FirstBlood-#869 — Reflected XSS on login.php using Referer header
This issue was discovered on FirstBlood v2
On 2021-10-29, xnl-h4ck3r reported:
A reflected XSS vulnerability exists on the
/login.php. This can be abused by an attacker to host a link on their own site that, if clicked, will direct the victim to the First Blood login page. If the user is fires the payload, it can leak the users cookies to the attacker.
Steps to reproduce
/login.phpand log is an an admin user.
An attacker would create a link on their own site, e.g. attacker.com, on the example page
'onmouseover='alert(document.cookie)for example that will link to First Blood
/login.phpso the Referer header would be set to
Referer: https://attacker.com/'onmouseover='alert(document.cookie). To simulate this, create the following GET reuest in Burp:
GET /login.php HTTP/1.1 Host: 1b2344d44dcc-xnl-h4ck3r.a.firstbloodhackers.com Referer: https://attacker.com/'onmouseover='alert(document.cookie)
Right click the request and select Request in browser -> In original session, and select Copy:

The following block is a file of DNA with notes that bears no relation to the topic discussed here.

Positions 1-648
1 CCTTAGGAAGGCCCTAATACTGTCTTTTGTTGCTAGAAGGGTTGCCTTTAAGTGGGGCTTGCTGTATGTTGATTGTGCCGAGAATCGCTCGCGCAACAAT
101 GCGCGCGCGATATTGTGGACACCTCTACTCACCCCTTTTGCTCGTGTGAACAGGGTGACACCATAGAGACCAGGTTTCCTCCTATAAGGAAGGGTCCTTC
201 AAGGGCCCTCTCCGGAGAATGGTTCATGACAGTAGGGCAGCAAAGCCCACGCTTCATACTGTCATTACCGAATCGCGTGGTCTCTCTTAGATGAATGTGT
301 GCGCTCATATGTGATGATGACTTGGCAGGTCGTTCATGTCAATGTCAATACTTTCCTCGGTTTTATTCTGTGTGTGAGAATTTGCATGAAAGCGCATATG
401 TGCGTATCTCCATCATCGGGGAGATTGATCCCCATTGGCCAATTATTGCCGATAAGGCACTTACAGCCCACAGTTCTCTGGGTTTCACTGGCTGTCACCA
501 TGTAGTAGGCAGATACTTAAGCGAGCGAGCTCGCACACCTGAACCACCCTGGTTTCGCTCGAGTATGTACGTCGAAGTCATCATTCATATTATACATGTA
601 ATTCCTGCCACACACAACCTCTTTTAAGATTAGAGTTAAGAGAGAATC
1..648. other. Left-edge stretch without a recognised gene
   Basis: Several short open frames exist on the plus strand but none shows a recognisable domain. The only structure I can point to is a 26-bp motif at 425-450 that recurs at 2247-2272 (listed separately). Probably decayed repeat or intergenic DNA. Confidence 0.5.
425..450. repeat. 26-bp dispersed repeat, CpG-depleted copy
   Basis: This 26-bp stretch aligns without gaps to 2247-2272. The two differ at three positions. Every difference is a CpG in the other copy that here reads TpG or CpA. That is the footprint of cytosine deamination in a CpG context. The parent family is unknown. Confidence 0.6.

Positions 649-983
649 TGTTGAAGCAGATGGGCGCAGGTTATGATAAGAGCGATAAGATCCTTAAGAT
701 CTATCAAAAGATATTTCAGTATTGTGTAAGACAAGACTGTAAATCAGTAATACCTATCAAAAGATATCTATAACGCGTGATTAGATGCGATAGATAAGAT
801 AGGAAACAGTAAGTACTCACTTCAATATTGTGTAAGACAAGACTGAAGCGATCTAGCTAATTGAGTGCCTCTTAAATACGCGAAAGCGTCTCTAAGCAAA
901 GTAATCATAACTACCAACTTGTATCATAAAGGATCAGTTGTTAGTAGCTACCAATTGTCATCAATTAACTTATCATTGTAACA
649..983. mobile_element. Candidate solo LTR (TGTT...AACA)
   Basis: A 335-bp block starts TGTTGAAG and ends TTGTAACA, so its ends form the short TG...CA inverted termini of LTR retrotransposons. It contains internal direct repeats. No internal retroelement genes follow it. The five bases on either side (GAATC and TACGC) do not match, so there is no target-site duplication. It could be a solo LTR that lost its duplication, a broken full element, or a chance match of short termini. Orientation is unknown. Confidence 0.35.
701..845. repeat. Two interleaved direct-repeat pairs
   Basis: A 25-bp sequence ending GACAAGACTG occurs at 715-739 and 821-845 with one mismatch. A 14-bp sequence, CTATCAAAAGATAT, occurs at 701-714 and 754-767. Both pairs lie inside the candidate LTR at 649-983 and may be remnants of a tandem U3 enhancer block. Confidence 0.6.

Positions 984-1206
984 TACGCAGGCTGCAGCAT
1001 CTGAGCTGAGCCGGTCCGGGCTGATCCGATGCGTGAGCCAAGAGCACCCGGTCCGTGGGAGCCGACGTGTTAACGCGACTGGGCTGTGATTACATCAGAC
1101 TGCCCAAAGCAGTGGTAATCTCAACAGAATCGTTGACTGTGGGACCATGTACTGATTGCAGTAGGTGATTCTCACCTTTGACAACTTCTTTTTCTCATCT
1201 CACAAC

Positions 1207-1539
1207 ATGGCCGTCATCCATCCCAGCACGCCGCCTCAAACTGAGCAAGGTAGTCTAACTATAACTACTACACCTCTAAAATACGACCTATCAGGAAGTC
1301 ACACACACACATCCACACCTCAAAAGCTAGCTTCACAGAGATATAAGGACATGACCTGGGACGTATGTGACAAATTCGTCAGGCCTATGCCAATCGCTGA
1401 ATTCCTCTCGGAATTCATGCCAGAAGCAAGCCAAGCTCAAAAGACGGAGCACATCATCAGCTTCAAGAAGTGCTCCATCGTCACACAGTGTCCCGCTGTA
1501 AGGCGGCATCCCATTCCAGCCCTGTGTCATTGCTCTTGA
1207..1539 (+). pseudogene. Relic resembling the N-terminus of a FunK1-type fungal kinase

Paste the URL into the browser running through Burp.
When the page loads, move the mouse pointer over the link Return to previosu page:
The XSS payload from the Referer header is fired. You can see from the response how the payload works because it is not santised correctly whren added to the
Return to previous pagehref attribute:
This vulnerability allows an attacker to get a users cookie and therefore login as that user. The impact is low because the attacker would have to get the victim to visit their site, go to a particular page that has a name of the payload, and click a login link. The user would have to already logged in to First Blood AND move the mouse pointer of the Return to previous page link. The payload shown here requires some user interaction, but does work in all browsers.
FirstBlood ID: 19
Vulnerability Type: Reflective XSS
The parameter ?ref= on login.php was fixed and instead the use of
$_SERVER['HTTP_REFERER']; was used. Patrice tested in Chrome and Firefox and saw it was secure, but some users still use Internet Explorer 10 (governments for example!) and the Referer header is vulnerable to reflective XSS.